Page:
Friday, September 18, 2009
Thursday, September 17, 2009
Candidates Go Nuclear
Wednesday, September 16, 2009
Tuesday, September 15, 2009
Without Net Metering, Solar Isn't So Attractive
Monday, September 14, 2009
Arnold To Take Matters Into His Own Hands
Schwarzenegger may order a change in green energy rules [Los Angeles Times]
Friday, September 11, 2009
Still Waiting on 33%; SDG&E Plan to Cut Power Goes Down in Flames
"Democrats are pushing two bills that would require utilities to get a third of their power from renewable energy sources by 2020. It would be the most aggressive such standard in the nation.
How and where utilities would be allowed to get that energy remains a point of contention between the utilities, producers of renewable power, environmental groups and consumer advocates.
California already has one of the most aggressive standards of the 31 states that require utilities to generate a certain amount of their power from renewable sources, according to the Arlington, Va.-based Pew Center on Global Climate Change. In Hawaii, utilities must generate 40 percent of their power from renewable sources by 2030 — a longer timeframe than the goal being considered in California.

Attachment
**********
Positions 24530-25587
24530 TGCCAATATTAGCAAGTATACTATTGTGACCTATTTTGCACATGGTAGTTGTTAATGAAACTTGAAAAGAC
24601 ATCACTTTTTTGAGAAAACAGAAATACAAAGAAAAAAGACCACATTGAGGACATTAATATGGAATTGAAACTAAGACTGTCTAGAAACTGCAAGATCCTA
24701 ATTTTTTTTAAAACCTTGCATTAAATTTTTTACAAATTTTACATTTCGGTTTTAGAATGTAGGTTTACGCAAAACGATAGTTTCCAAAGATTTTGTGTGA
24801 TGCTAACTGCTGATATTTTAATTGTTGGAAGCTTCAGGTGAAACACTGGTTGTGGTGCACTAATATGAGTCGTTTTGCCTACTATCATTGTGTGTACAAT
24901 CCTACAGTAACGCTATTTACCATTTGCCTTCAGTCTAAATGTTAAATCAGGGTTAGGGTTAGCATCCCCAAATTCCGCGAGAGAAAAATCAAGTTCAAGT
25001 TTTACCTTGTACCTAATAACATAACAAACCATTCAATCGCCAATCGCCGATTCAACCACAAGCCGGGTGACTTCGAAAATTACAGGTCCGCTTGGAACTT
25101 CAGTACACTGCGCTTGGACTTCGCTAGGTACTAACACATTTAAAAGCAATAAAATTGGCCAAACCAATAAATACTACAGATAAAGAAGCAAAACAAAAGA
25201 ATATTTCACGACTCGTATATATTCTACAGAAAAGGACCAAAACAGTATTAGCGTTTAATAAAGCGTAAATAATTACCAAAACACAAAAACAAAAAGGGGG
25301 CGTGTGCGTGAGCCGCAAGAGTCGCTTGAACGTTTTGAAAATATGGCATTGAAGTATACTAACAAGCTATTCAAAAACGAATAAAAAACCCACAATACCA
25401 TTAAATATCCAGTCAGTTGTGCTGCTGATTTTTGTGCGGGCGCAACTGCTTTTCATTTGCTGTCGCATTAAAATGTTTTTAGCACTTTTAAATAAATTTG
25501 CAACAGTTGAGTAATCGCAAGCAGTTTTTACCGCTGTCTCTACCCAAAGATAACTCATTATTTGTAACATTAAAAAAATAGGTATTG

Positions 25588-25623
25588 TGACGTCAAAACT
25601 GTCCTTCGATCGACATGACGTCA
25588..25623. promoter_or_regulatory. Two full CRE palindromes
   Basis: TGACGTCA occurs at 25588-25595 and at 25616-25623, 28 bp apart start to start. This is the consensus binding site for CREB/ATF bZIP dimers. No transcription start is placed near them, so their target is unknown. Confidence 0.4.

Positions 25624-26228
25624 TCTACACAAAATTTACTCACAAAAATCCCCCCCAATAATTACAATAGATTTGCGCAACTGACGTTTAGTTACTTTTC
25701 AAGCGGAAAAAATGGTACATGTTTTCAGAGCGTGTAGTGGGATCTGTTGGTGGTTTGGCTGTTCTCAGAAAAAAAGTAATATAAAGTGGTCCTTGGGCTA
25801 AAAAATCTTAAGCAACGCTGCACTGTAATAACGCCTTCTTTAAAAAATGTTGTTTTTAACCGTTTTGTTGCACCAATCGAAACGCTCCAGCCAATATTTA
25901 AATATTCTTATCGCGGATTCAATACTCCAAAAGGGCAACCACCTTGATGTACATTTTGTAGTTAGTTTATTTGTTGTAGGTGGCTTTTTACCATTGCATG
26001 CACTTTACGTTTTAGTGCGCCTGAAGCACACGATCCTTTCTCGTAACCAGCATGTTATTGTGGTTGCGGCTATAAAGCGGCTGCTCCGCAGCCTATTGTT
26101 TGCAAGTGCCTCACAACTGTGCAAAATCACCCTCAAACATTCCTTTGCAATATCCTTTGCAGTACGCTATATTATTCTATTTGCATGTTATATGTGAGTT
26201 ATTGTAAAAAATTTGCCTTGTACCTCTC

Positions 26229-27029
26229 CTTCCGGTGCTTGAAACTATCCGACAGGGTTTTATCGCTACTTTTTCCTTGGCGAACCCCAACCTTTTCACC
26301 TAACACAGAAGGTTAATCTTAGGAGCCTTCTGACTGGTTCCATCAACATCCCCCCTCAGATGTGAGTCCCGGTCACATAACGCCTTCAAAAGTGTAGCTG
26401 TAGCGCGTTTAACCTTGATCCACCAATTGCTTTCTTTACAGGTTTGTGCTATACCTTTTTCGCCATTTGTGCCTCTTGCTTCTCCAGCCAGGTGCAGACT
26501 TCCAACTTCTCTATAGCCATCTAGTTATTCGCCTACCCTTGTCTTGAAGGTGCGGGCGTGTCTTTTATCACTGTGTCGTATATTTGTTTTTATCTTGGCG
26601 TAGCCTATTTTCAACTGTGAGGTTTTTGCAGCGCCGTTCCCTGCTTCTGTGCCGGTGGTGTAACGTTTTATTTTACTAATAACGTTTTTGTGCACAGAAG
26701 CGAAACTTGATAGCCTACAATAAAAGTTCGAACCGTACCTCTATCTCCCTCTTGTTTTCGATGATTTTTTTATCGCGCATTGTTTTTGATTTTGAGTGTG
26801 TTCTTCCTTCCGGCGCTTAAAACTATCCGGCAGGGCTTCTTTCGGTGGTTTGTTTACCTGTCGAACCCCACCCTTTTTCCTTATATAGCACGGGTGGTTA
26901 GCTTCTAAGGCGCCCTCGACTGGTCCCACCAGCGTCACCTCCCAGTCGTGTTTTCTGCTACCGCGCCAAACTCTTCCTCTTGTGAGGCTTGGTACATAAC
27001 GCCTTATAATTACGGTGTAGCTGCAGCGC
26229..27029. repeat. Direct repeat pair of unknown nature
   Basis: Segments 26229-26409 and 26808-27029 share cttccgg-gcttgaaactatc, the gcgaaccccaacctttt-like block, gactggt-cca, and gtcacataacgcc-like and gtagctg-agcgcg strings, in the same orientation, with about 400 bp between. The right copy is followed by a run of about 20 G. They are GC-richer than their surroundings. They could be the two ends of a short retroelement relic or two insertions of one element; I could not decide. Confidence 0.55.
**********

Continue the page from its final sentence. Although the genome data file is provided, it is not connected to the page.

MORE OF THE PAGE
The Senate and Assembly are expected to vote on two companion bills by the end of Friday, the last day of the regular legislative session. Neither bill had Republican support in committee."
Thursday, September 10, 2009
REC's & Out of State Power Deliveries Stymying a 33% Deal
The sticking points included details of renewable energy credits, which could be bought and sold on the open market, and the delivery and timing of out-of-state power coming into California.
Wednesday, September 09, 2009
Still More on T-Ridge
Tuesday, September 08, 2009
The 33% Pipe Dream
Fohrer argues that, political will aside, it simply isn't possible to hit the 33% benchmark by 2020.
He points out the following:
Utilities need to be able to supplement the renewable power they produce in California with renewable power purchased from outside California. Until Sacramento is willing to let that happen, 33% just is not achievable.
Second, to transmit all of the new renewable energy from the remote spots across the state where the sun shines most and the wind blows hardest, you need transmission lines-- 11 new transmission lines to be exact. And given that each transmission line takes-- on average-- 10 years to build, the 2020 deadline isn't realistic.
Third, because we don't yet have a good way of storing renewable energy, we need fill-in power from traditional generating sources to backstop the state when the sun isn't shining or the wind isn't blowing. That means more power plants, but given air quality regulations and environmental mandates, the number of power plants is actually declining, not increasing.
Finally, CalISO estimates that achieving the 33% benchmark will cost $115 billion. Ultimately a hefty portion of that would have to be passed on to ratepayers. Dealbreaker.
Reality can be sobering.
Why 33% renewables by 2020 may be impossible [Los Angeles Times]
Friday, September 04, 2009
Thursday, September 03, 2009
The Great Solar Upheaval